/ Modified feb 23, 2024 8:11 p.m.

Cochise County Recorder to head elections

The change may get the county in trouble with the state.

cochise county seal The seal of Cochise County.

The Cochise County Board of Supervisors voted 2-1 on Tuesday to move administrative authority over the county’s elections department to the County Recorder following the vacancy of the elections director position.

The agreement now designates the county recorder, a partisan elected official, as the elections officer for the county. Republican David Stevens currently holds the position of county recorder in Cochise County.

“The Board and the Recorder agree that combining all election-related functions under one department promotes economy, efficiency, and public confidence,” the agreement stated.

In a letter drafted to Cochise County Attorney Brian McIntyre, Arizona Solicitor General Joshua Bendor cautioned about the legality of the move.

“The draft agreement does not cite any basis for the Board’s authority to delegate its statutorily assigned election duties to the Recorder, a constitutionally distinct county officer,” Bendor wrote in a letter dated on February 27. “Nor does the draft agreement cite any authority for the Board and the Recorder to enlarge the Recorder’s powers beyond what the Legislature has prescribed.”

Now that the board has moved forward with approving the agreement, Arizona Attorney General Kris Mayes said that her office will be reviewing legal options.

“Last night my office sent a letter to Cochise County officials with serious questions about the legality of the Cochise County Board of Supervisors' plan to delegate all responsibility for the operation and administration of elections to County Recorder David Stevens,” said Mayes in an email. “The Board has now moved forward with this plan despite the fact that these questions remain unanswered. My office will be reviewing all legal options available to us regarding this matter.”

Republican Supervisor Peggy Judd said that she didn’t think the letter bears much weight.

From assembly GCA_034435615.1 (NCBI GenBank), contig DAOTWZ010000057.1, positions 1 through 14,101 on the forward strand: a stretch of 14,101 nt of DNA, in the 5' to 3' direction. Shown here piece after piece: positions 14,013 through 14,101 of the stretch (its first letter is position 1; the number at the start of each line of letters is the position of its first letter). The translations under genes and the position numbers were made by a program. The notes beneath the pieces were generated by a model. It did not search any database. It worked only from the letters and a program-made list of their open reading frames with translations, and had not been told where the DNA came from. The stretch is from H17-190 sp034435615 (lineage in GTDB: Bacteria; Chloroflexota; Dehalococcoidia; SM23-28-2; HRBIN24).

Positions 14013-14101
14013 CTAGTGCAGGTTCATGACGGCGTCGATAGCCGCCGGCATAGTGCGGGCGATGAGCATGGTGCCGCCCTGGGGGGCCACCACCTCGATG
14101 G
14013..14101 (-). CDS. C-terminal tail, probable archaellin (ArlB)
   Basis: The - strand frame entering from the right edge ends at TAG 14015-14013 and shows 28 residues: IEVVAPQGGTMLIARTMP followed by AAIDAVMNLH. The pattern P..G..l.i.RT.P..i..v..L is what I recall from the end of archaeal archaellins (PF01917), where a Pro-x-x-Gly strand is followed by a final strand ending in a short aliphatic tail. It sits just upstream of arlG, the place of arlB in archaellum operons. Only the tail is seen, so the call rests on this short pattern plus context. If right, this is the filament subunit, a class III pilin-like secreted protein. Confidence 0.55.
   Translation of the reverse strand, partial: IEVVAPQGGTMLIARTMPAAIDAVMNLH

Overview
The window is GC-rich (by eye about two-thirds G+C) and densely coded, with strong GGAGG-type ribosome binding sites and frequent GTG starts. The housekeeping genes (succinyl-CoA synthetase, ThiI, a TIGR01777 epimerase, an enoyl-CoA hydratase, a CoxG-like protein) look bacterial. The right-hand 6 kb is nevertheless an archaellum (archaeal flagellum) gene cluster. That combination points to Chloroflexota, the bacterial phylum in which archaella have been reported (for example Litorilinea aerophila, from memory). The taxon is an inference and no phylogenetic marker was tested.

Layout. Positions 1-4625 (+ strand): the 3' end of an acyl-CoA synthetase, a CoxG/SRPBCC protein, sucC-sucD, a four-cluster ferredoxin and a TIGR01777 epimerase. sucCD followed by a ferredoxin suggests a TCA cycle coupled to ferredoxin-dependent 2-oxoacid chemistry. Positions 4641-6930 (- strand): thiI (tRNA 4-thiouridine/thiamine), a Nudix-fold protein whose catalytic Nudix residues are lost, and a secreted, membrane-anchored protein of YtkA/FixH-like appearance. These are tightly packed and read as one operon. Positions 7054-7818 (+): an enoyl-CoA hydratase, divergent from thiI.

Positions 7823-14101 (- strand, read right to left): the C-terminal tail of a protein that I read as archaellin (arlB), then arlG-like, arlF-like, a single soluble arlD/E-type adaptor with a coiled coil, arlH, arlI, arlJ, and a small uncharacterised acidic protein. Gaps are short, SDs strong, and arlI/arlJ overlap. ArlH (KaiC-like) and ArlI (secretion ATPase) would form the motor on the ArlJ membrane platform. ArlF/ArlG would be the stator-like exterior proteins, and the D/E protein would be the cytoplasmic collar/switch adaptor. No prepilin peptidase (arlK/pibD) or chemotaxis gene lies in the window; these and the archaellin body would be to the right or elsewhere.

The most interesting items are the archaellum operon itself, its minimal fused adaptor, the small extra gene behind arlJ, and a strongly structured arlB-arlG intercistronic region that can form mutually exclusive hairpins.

“We have this letter, oh my gosh,” said Judd. “But it doesn’t sound like it has a whole bunch of character, or meat to us — to me … It’s not accusatory enough. It’s almost like he did — or she — Kris Mayes — didn’t actually know what to tell us. She just wanted to tell us something to stop us.”

Board chair and Democratic Supervisor Ann English says that she believes the board is acting inappropriately.

“We’ve built this house on sand,” said English, who voted against the agreement with the county recorder. “I think that you have vilified the election process.”

In Arizona, county elections directors are a nonpartisan position that is filled by an appointment from either the board of supervisors or the county recorder according to the Arizona Citizens Clean Elections Commission’s website.

This agreement will place the authority of appointing an elections director under the county recorder; the agreement also states that any appointment is subject to approval by the board.

In a special meeting on Valentine’s day, Cochise County Administrator Richard Karwaczka said that prior to the agreement’s drafting and approval, administrative and managerial functions of elections were delegated to the county administrator by the board of supervisors.

This moves administrative authority over the elections department away from the county administrator, a nonpartisan county official who is appointed by the board of supervisors.

As the official elections officer, Recorder Stevens will now manage all elections department personnel, the budget, and he will receive all nomination papers and petitions for candidates for public office.

The recorder will also be in charge of distributing the official election canvass for the county and special districts and all other elections duties under Title 19, which include referendum and recall petitions.

Cochise County isn’t the first county to have its recorder oversee elections.

Maricopa County had an agreement with its county recorder to oversee elections from the 1950s to 2016.

This agreement was modified in 2016 when the Maricopa Board of Supervisors entered into an Elections Operations Agreement with the county recorder.

“The Elections Department is under the Board and in charge of Emergency, Election Day, and tabulation, while the Recorder is responsible for voter registration, mail-in voting, and early voting operations,” said Jessie Caraveo, Senior Communications Officer for Maricopa County in an email.

In January, Lisa Marra, the Cochise County Elections Director, notified the county she was resigning. Her letter said that the working environment was threatening both physically and mentally.

The board had planned to conduct a full hand count audit of the votes cast in the 2022 election, but that action was blocked by a Pima County Judge, according to the Associated Press.

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